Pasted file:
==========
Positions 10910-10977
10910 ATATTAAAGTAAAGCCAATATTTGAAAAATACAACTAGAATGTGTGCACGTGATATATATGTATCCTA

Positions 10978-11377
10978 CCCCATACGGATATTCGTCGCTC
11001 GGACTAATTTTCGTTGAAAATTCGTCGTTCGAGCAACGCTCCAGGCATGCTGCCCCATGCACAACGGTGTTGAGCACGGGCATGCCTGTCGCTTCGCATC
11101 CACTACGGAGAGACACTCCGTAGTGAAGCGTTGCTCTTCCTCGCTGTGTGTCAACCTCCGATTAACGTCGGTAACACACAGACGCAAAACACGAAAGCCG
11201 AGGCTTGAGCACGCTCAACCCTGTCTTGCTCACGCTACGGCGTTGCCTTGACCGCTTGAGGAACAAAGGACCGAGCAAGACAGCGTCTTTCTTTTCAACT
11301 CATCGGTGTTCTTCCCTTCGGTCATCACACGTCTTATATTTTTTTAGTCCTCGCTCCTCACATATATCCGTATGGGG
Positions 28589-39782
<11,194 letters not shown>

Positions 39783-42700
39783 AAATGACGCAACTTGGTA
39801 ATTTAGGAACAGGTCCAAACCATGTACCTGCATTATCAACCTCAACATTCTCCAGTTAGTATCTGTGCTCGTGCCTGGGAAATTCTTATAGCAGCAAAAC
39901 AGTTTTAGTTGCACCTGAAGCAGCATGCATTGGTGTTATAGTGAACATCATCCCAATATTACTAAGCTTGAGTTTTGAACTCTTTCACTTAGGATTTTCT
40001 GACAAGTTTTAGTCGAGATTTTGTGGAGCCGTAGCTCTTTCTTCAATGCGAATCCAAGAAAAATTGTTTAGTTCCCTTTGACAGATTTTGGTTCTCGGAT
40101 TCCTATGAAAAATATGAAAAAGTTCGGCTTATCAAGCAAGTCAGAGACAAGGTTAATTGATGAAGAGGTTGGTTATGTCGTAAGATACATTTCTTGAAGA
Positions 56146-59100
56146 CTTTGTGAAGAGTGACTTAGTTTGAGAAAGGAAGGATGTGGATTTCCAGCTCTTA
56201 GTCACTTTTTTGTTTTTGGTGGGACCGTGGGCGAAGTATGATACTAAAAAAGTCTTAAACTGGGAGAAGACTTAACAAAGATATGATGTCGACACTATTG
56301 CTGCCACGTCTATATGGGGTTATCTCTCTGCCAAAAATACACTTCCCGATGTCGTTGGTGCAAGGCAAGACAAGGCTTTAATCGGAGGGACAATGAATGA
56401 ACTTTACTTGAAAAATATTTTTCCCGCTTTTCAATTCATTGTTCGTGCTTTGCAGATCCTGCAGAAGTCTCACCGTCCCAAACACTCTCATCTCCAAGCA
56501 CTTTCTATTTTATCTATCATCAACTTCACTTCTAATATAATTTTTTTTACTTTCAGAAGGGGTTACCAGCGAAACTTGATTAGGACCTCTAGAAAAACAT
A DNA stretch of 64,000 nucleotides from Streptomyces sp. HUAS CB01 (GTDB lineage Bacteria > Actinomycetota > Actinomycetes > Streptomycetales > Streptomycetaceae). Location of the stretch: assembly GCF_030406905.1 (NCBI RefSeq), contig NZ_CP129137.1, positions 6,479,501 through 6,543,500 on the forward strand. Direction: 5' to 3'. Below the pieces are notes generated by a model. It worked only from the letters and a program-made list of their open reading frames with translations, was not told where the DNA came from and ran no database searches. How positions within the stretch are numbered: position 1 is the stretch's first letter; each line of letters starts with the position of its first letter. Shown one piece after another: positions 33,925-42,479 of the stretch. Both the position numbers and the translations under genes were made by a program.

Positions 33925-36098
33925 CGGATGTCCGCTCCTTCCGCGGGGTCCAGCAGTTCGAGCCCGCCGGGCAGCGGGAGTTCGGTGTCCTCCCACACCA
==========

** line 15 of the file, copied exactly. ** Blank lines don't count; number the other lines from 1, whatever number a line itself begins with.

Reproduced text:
40001 GACAAGTTTTAGTCGAGATTTTGTGGAGCCGTAGCTCTTTCTTCAATGCGAATCCAAGAAAAATTGTTTAGTTCCCTTTGACAGATTTTGGTTCTCGGAT